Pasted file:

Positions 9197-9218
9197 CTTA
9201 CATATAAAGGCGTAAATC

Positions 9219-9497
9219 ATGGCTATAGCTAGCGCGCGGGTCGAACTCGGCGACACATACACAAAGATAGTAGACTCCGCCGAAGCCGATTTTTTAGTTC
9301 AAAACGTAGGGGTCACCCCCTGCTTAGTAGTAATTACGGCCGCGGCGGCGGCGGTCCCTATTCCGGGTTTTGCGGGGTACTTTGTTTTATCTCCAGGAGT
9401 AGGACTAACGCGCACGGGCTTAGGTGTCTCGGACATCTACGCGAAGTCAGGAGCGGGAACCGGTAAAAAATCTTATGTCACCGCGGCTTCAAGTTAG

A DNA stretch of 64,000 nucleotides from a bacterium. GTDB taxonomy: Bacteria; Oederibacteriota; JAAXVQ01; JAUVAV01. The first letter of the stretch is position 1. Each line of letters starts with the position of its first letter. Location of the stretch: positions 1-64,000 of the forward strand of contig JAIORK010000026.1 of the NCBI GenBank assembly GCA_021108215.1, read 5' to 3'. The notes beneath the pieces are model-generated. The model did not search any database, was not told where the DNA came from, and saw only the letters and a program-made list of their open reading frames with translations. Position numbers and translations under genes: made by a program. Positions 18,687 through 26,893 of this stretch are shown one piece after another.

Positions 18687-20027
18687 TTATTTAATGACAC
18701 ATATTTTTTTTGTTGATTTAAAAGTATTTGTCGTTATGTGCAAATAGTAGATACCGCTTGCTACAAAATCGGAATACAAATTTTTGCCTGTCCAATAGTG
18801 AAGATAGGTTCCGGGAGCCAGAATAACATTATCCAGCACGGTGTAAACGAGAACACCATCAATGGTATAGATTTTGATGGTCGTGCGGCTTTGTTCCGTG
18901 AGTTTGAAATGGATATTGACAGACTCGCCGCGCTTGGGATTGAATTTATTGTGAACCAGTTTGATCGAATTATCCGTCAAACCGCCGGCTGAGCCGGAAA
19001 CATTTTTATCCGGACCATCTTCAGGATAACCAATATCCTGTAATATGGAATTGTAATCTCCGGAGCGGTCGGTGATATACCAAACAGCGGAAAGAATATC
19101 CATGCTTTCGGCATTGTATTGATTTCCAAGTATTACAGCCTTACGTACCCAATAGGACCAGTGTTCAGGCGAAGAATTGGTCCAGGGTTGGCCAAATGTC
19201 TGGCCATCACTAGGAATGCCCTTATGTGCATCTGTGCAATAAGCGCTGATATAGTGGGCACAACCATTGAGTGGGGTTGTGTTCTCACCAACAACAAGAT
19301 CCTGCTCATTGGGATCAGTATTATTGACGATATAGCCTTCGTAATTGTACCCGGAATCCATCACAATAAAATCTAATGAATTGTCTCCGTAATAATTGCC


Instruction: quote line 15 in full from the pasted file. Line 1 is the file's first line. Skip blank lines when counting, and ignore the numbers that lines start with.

19101 CATGCTTTCGGCATTGTATTGATTTCCAAGTATTACAGCCTTACGTACCCAATAGGACCAGTGTTCAGGCGAAGAATTGGTCCAGGGTTGGCCAAATGTC